Source: Moscow: Public Centre for Legal and Judicial Reform. Downloaded 10 October 2002.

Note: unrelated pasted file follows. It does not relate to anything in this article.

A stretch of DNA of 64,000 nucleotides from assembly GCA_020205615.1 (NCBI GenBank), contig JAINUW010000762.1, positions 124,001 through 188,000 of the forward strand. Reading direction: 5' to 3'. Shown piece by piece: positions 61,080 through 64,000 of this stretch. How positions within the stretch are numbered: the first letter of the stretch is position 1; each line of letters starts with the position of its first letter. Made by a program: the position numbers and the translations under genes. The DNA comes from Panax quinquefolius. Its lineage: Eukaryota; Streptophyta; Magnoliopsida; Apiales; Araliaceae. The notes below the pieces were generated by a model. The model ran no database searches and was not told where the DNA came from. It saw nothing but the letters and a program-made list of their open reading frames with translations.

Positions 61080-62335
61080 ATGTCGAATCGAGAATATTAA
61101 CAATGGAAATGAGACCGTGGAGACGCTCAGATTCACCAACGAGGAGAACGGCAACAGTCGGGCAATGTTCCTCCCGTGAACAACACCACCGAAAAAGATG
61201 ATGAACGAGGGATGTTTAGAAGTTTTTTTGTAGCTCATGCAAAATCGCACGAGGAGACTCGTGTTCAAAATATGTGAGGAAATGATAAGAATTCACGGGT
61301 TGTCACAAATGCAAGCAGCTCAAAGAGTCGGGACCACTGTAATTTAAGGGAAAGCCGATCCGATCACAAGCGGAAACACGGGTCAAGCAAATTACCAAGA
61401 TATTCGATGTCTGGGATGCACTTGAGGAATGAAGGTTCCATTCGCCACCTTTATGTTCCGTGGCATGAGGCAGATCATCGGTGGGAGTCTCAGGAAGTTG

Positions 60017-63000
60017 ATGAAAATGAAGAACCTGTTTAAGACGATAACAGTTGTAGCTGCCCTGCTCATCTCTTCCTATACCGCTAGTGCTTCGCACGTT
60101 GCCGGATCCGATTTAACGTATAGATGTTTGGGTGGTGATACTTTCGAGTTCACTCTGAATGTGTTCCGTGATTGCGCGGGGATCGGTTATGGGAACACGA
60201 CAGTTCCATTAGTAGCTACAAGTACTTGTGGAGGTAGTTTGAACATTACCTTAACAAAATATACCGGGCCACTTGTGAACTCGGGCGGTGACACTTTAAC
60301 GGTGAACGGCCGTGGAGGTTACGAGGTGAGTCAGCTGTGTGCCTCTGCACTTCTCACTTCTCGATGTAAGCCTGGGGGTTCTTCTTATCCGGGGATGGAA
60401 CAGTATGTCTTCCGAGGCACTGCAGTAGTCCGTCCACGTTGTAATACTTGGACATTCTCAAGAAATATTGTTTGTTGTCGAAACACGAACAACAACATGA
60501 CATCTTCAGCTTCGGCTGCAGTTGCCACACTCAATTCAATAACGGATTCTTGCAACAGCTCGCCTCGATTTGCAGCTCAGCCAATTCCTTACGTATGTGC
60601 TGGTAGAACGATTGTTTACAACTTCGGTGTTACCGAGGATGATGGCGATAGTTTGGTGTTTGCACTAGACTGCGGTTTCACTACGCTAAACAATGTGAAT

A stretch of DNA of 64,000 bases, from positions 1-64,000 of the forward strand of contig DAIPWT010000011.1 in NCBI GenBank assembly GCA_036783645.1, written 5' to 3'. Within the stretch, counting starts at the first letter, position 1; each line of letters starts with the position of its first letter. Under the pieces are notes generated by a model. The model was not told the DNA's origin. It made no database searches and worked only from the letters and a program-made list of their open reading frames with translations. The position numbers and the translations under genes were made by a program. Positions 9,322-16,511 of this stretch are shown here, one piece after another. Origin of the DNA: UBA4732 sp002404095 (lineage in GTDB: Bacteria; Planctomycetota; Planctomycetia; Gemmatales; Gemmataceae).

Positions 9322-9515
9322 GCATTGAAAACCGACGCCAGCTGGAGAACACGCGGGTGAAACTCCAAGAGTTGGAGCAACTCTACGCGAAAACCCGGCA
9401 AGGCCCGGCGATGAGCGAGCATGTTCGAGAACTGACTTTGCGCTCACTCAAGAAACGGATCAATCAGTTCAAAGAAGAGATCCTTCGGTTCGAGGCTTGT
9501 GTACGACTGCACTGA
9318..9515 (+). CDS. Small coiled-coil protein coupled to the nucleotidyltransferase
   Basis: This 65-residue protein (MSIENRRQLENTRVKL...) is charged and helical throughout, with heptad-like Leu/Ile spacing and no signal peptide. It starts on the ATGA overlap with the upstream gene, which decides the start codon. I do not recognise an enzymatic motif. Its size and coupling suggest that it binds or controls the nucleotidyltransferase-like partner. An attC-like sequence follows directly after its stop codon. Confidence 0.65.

In this article, Olga Tarasjuk shares her personal experiences and convictions that led to her becoming the restorative justice programs coordinator in Tyumen, the capital of an oil region in Russia. Tyumen has many prisons, in part because convicted criminals from all parts of Russia were transported there to serve their sentences. With great expectations, as she says, Tarasjuk began work in a prison school. After a few years she despaired of the prospects for juveniles who were incarcerated, and she became convinced of the need for alternative ways of dealing with juvenile offenders. Thus, in 2000 she became part of a group motivated to implement restorative justice in Tyumen. Tarasjuk recounts the formation of this group and its activities on behalf of restorative justice programs for juveniles. To illustrate the work, she includes the story of a victim-offender reconciliation case in a local school
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